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Sustainable Architecture – Concepts of energy conservation.

Sustainable architecture is based on the concept of energy conservation. Sustainable architecture design is focused on “all points are zero”, as are sustainable architecture schools. Depending on who’s theory of thermal dynamics a person is studying, the focus in sustainable architecture may vary, but there are six main points to be considered.

1. Energy Conservation
2. Design
3. Materials
4. Labor
5. Consumption
6. Return

Sustainable architecture schools use the concept of energy conservation as basis for all areas. In accordance to the first law of thermal dynamics, energy cannot be destroyed nor created but it can be converted from one form to another. All energy flowing in, must equal all flowing out plus the change in any system. The second states that all work processes tend toward greater entropy or lowered order (dispersion of energy). The third law deals with maintaining any system at zero (considered impossible). While the zeroth law determines that equality is when any two systems find themselves both at zero (in ideal and uninterrupted space).

As the laws of thermal dynamics in a more vulgar understanding do not permit perfect sustainability of a system (that is where all points are zero), sustainable architecture adapts itself to the laws of nature by using concepts that most resemble nature itself. Sustainable architecture does not remove itself from the biosphere, it integrates in a way that is of lowest (closest to zero) possible impact between all of natures elements (including human civilization).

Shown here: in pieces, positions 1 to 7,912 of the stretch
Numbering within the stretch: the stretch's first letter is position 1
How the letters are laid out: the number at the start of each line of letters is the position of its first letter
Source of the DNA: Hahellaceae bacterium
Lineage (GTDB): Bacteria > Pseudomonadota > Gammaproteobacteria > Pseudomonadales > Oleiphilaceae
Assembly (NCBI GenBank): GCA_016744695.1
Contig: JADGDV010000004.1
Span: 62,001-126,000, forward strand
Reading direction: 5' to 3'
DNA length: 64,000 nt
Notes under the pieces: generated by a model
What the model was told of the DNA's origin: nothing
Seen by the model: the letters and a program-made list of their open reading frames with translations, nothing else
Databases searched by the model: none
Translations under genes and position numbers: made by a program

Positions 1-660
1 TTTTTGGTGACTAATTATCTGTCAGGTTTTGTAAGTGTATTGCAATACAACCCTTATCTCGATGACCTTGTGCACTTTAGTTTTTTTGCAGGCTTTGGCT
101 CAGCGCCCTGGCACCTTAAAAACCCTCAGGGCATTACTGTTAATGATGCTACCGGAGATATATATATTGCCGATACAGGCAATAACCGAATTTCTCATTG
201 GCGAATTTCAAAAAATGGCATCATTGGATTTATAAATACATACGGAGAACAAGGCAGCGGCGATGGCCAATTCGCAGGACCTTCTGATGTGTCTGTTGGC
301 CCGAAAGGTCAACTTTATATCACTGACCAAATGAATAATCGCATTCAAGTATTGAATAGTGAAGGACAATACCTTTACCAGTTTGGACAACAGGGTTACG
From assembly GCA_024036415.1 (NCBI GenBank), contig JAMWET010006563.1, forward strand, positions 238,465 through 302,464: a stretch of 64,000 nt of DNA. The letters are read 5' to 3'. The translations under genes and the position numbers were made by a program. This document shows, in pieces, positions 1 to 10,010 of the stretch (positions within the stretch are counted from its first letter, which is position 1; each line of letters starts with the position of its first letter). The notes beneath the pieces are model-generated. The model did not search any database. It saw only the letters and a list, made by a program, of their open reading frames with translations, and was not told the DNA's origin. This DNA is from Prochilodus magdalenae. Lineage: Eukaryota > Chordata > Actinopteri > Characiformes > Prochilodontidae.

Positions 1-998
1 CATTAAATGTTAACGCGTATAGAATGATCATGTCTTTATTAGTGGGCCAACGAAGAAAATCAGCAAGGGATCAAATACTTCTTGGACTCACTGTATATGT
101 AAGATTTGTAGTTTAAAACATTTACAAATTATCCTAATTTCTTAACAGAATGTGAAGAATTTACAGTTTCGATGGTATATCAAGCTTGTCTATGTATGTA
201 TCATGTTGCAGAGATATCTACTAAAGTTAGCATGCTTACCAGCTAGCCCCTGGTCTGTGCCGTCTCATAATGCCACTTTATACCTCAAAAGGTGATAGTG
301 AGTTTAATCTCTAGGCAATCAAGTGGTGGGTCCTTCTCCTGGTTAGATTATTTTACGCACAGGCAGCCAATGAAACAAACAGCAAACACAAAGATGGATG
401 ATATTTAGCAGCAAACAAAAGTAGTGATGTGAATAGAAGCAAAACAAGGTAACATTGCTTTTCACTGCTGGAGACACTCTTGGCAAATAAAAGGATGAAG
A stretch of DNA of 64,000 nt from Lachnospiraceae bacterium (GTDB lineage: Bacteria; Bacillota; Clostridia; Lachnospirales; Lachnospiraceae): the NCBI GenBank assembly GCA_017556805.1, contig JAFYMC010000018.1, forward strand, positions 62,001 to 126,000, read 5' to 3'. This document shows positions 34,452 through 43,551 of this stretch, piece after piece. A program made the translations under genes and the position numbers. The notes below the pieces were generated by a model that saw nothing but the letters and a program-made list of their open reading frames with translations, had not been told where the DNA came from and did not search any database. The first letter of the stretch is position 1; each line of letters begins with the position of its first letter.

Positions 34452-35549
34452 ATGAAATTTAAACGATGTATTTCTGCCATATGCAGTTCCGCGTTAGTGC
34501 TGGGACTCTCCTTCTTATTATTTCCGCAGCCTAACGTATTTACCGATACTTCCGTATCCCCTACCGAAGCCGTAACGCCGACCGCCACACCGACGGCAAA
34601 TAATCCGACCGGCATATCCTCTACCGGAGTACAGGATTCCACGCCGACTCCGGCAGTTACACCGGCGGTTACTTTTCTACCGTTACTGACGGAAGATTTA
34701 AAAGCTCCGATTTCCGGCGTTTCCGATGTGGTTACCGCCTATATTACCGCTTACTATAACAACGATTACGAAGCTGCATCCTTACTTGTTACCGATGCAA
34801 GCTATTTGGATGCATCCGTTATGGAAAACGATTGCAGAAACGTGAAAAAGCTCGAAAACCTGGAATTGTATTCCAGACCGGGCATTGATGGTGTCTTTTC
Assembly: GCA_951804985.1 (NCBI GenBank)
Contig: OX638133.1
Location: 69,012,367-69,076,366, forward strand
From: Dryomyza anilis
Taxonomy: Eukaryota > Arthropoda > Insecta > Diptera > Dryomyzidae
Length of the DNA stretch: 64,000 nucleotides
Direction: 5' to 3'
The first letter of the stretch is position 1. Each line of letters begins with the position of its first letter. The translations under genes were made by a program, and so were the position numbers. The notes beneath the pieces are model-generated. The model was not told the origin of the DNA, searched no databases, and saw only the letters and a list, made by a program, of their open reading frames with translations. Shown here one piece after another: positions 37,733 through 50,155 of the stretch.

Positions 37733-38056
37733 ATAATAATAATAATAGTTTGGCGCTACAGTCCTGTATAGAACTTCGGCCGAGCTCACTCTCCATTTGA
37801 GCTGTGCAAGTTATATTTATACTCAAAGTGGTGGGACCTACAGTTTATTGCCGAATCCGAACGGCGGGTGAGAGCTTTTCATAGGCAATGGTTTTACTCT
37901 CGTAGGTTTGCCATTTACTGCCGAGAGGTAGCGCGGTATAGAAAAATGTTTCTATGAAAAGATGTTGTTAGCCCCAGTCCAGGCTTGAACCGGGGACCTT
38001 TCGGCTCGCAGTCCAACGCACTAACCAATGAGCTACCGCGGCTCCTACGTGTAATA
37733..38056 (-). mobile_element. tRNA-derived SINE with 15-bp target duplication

Sustainable architecture design is the concept of “all points are zero” taken into the area of aesthetics in structures and buildings. Of course, all architecture in the end does the final job of making sure a building stays up for a long time, sustainable architecture uses designs not only to get the most out of financial and aesthetic return, but also takes into account social and environmental issues as well. Not just how long a structure will stay up, but how long will it be “useful” to the occupants or users? Will its usefulness grow? These are just some of the questions that lead the debate of philosophical concepts around sustainable architecture design.

Sustainable architecture also revolves around the kinds of “materials” being used. Materials that are easily replenished, within 50 years, are considered by most studies to be sustainable, however, when there is a question of 50,000,000 years between replenishment, then those materials are considered limited. It may be difficult to determine the lifespan of a single structure, but in most cases, 50,000,000 years is considered too long for any structure to survive (no case studies exist however so this remains theory of course). The few non-renewable materials used in megalithic architecture that still survive to this day, are the leading designs used and imitated for sustainable architecture designs today (like the great pyramids of Egypt for example).